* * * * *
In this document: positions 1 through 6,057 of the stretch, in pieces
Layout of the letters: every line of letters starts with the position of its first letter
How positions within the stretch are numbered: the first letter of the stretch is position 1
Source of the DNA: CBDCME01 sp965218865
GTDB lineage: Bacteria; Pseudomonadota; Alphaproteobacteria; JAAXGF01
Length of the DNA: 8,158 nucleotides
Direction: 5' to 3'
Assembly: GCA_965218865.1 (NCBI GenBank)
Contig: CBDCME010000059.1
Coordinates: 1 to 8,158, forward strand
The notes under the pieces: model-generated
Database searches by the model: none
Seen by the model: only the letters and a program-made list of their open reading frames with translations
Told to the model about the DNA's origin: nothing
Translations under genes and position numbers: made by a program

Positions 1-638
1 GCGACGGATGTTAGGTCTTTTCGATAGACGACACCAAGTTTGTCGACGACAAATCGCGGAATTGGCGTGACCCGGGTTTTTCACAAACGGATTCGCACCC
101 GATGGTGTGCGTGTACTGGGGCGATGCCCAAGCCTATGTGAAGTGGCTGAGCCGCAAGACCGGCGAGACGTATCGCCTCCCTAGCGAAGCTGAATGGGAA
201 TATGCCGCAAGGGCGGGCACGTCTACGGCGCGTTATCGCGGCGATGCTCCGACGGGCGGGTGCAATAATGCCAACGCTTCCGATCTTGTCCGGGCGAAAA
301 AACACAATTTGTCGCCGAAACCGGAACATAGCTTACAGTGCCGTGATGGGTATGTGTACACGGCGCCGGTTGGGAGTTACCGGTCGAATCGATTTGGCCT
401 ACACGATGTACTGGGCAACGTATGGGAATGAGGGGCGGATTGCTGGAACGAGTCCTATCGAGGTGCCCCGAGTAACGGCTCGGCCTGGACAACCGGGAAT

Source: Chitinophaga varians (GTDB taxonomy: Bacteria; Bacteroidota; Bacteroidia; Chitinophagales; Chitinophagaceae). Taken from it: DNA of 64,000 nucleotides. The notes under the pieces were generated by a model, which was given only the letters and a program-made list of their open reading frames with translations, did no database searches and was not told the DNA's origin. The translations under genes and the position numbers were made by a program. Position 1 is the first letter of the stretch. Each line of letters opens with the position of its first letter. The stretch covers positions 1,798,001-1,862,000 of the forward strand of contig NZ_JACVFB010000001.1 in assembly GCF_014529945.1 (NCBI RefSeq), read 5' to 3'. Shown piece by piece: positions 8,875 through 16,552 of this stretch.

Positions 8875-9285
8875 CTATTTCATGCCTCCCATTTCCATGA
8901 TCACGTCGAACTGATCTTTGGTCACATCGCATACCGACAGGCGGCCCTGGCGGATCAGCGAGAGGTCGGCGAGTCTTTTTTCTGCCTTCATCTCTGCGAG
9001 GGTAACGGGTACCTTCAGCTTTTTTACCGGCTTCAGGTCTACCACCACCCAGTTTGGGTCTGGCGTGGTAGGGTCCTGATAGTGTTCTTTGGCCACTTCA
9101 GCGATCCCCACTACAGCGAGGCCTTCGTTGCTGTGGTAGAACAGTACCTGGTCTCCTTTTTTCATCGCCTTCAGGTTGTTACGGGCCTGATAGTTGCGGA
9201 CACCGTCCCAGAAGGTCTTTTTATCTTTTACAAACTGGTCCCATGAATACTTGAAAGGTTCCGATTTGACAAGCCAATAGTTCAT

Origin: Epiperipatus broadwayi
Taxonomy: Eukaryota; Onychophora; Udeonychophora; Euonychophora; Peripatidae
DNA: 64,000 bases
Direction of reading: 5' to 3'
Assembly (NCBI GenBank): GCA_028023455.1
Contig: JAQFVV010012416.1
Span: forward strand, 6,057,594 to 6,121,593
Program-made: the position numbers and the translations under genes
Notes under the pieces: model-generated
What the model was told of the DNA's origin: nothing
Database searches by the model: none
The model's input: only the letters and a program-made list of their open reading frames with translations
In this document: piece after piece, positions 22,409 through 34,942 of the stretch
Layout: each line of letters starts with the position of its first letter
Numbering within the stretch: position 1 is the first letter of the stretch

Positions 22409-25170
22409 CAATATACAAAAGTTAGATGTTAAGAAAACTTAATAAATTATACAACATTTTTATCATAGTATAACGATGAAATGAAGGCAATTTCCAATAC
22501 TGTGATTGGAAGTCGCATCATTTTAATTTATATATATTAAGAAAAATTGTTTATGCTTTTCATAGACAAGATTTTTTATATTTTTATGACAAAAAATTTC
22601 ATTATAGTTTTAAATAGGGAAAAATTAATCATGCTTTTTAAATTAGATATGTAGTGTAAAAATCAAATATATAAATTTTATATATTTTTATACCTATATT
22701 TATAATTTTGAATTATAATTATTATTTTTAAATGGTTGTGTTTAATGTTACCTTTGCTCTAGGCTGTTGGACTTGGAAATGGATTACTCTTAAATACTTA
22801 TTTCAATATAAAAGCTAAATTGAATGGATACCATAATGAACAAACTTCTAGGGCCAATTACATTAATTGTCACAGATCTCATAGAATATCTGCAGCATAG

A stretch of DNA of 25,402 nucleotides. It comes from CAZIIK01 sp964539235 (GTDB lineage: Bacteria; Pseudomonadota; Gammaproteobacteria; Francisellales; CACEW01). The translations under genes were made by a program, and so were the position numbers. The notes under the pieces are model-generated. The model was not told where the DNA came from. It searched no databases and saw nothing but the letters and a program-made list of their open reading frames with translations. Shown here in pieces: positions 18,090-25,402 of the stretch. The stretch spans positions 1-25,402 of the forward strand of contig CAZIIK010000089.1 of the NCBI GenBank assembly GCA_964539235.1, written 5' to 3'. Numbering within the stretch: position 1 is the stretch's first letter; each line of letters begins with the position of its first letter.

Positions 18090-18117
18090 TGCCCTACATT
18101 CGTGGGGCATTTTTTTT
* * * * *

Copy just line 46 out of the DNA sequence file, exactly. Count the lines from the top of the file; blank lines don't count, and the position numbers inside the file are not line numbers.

22501 TGTGATTGGAAGTCGCATCATTTTAATTTATATATATTAAGAAAAATTGTTTATGCTTTTCATAGACAAGATTTTTTATATTTTTATGACAAAAAATTTC